This film, loosely inspired by Fidel Castro's sister who defected from Cuba to the United States, features a script by Ronald Tavel, a frequent collaborator of Warhol's at this time. It is essentially a work of filmed theater. The actors are arranged in a tableau resembling a family portrait, at an oblique angle to the camera, and they deliver their lines in monotone. Often, their lines have to be fed to them: the poor acting style creates a Brechtian distancing effect, and becomes part of Warhol's project to include everything in his film works, even the bits that would normally be cast off.
This program is supported by Kaja Silverman and the Mellon Foundation’s Distinguished Achievement Award, the Katherine Stein Sachs and Keith L. Sachs Program in Contemporary Art in the Department of History of Art at the University of Pennsylvania, and the Alice Paul Center for the Study of Gender, Sexuality, and Women at the University of Pennsylvania
Kaja Silverman’s recent publication The Miracle of Analogy is the first of a two-volume rethinking of photography. Silverman writes that photography is the world’s primary way of revealing itself to us, and that the photographic image is an analogy rather than a copy, as commonly understood. Join Silverman as she introduces her poetic and influential ideas on image making. Artist Geoffrey Farmer, whose exhibition at the ICA presents new ways of thinking of photographic prints, will then join the author along with Dan Byers, Mannion Family Senior Curator, for a conversation on the power of images.
Copies of The Miracle of Analogy will be available for purchase at the ICA Store.
Walid Raad is a Lebanese artist who makes videos, installations, photographs and sculptures, and whose work frequently has a performance component. From 1989-2004, Raad produced fictionalized photographs, videotapes, notebooks, and lectures that related to real events and involved authentic research in audio, film, and photographic archives in Lebanon, under the rubric of The Atlas Group, an imaginary collective. Raad’s recent work has expanded to address the Middle East region at large. His current ongoing project, Scratching on things I could disavow, examines the recent emergence in the Arab world of a new infrastructure for the visual arts—art fairs, biennials, museums, and galleries—alongside the geopolitical, economic, and military conflicts that have consumed the region. He is also part of the Gulf Labor Artist Coalition, an international group working to ensure that migrant worker rights are protected during the construction of museums on Saadiyat Island in Abu Dhabi.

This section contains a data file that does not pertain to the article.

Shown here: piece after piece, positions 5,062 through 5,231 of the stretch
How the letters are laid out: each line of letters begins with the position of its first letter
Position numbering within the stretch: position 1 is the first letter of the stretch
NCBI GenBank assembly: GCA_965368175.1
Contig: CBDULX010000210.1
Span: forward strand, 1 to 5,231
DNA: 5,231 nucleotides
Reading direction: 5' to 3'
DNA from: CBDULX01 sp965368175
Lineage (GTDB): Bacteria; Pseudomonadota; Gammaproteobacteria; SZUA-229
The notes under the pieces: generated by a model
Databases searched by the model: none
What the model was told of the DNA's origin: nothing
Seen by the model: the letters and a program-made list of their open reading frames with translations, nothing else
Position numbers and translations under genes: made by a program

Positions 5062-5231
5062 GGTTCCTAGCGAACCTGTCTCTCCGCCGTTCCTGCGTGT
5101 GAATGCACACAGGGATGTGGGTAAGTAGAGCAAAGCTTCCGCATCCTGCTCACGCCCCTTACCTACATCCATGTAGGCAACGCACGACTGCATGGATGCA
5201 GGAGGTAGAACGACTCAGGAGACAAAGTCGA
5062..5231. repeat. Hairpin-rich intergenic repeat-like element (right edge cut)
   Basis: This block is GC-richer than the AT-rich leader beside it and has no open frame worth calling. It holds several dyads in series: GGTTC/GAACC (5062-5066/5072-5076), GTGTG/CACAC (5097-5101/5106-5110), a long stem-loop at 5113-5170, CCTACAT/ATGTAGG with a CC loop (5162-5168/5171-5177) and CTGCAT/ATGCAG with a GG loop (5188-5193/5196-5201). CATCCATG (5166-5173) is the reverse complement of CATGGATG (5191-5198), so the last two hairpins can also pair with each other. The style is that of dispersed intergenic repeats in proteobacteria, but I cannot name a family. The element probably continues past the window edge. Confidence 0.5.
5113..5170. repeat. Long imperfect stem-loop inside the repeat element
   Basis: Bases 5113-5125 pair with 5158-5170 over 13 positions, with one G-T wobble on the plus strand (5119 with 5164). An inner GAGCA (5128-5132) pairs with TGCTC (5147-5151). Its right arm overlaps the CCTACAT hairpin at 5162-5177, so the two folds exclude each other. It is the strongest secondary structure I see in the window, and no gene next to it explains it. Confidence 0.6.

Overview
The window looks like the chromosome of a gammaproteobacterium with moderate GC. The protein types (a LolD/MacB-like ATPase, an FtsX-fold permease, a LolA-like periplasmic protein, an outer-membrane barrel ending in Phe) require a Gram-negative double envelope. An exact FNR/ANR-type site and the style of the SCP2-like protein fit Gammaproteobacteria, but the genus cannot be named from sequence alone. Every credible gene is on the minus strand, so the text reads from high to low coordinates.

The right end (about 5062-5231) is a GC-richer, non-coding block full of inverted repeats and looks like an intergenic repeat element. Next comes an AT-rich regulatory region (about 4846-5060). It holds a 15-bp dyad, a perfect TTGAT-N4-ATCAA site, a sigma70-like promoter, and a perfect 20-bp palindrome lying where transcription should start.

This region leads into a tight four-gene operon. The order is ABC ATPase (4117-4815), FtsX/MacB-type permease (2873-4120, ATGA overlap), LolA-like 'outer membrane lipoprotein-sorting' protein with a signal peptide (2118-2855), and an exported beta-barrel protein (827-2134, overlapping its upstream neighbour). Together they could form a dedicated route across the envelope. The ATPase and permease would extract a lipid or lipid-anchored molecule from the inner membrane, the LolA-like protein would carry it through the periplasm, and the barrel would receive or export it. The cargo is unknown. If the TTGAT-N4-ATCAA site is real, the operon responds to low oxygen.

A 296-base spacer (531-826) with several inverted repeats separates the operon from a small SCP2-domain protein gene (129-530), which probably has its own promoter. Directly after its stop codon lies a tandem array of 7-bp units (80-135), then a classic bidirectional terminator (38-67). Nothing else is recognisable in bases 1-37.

Kaja Silverman is the Sachs Professor of Contemporary Art at the University of Pennsylvania, and the author of many books, including—most recently—The Miracle of Analogy, or: The History of Photography, Part I.
This talk will consider Joan Mitchell’s paintings from the late 1950s as part of a larger project on the global persistence of abstract approaches to artistic form circa 1960. In light of the pop, minimal, and other literal art that would soon displace abstract painting in American and European galleries, Mitchell’s work can seem narrow—nostalgically bound to an alignment of feeling with material, coherent central structures, and distanced pictorial space. But how might we understand her to be building upon an unfinished conversation, historically dominated by me, talled n "all-overness," about what was necessary for transformative sociality to go forward within the still relatively new structures of modern life?
Elise Archias is Assistant Professor of Art History at the University of Illinois, Chicago and currently a fellow at the Smithsonian American Art Museum. Her book The Concrete Body—Yvonne Rainer, Carolee Schneemann, Vito Acconci will be released by Yale University Press in Fall 2016.
Event sponsored by Professor Kaja Silverman’s Mellon Foundation Distinguished Achievement Award and the Department of the History of Art, University of Pennsylvania. Free and open to the public.
This talk is a part of the University of Pennsylvania's History of Art Department 2015-2016 Colloquium Series
Armand De Potter was a self-made man: an immigrant who became a lecturer, tour operator, and antiquities dealer. But some regarded him as a charlatan, and many of the objects he exhibited at the Penn Museum (1898-1908) turned out to be forgeries. When he disappeared off the coast of Greece in 1905, his family was left with a trunkful of trinkets, a mountain of debts, and an unsolved mystery. In her most recent book, acclaimed novelist Joanna Scott attempts to reconstruct the final days of her great-grandfather, the notorious Armand De Potter.
Join Joanna Scott, who will read from her book and discuss the life of De Potter, the Penn Museum, and the early days of collecting with Penn professors Kaja Silverman and Robert Ousterhout.
This seminar concentrates on the works of Kaja Silverman, and more particularly her recent book The Miracle of Analogy or The History of Photography, Part 1. The seminar will be structured as a conversation between Walid Raad and Kaja Silverman. Raad and Silverman will ask and hopefully answer each others’ questions about photography, psychoanalysis, ideology, writing, and other creative acts.